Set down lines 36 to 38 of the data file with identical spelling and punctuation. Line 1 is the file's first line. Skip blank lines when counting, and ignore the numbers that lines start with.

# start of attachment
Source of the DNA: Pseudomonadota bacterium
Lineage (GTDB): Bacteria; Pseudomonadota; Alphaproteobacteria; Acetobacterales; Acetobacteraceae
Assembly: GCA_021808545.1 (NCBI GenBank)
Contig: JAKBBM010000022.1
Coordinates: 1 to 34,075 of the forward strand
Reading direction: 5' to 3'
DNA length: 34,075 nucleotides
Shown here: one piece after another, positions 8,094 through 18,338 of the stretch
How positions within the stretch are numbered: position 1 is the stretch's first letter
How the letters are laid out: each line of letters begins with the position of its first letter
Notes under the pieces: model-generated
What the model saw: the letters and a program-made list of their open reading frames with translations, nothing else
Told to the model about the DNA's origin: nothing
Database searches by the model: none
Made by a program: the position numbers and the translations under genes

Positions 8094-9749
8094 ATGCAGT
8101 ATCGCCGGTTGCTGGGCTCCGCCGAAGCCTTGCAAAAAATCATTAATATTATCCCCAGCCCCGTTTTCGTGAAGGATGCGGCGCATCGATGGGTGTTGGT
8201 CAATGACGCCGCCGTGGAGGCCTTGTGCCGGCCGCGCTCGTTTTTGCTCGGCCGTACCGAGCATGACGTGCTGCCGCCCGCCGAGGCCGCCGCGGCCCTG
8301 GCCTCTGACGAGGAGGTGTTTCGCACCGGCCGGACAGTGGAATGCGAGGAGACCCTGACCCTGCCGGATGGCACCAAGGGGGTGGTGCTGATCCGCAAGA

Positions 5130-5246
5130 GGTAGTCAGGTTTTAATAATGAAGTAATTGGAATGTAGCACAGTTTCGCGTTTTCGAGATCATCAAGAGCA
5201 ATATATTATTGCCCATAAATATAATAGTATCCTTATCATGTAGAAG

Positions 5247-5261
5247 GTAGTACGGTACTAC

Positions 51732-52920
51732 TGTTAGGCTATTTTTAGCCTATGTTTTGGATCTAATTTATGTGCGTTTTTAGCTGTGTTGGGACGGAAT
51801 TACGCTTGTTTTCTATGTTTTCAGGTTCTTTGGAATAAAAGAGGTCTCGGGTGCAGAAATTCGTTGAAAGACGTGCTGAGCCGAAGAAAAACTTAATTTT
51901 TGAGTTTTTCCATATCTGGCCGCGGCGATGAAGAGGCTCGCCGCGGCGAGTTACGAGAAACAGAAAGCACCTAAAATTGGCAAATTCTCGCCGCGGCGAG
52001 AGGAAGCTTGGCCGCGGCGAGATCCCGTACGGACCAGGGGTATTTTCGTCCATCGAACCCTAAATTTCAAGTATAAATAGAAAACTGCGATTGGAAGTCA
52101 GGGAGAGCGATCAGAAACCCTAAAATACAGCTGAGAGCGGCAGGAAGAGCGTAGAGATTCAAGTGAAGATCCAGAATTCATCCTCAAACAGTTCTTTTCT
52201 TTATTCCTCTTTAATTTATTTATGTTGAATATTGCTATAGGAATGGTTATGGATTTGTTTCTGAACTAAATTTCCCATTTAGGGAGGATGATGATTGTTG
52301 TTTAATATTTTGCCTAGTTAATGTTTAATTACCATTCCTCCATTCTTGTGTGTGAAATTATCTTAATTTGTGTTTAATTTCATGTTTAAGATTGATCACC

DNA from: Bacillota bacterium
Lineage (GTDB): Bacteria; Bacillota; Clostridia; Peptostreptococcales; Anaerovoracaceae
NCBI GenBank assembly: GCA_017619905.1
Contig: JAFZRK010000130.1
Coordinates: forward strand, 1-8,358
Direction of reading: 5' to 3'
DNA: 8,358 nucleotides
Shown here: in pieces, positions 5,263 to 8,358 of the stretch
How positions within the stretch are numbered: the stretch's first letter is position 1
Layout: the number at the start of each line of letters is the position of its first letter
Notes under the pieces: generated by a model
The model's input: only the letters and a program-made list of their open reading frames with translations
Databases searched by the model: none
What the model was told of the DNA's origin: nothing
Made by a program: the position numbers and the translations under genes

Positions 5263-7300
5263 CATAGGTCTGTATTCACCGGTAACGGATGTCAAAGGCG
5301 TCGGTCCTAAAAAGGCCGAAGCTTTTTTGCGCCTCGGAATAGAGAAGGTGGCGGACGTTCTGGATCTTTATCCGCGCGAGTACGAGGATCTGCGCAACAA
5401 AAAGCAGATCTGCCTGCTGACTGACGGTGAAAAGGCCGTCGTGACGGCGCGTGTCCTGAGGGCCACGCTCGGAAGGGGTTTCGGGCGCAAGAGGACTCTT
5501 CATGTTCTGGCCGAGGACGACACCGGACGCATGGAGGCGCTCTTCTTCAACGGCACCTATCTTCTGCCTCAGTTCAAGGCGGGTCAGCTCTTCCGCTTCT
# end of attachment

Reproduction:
NCBI GenBank assembly: GCA_017619905.1
Contig: JAFZRK010000130.1
Coordinates: forward strand, 1-8,358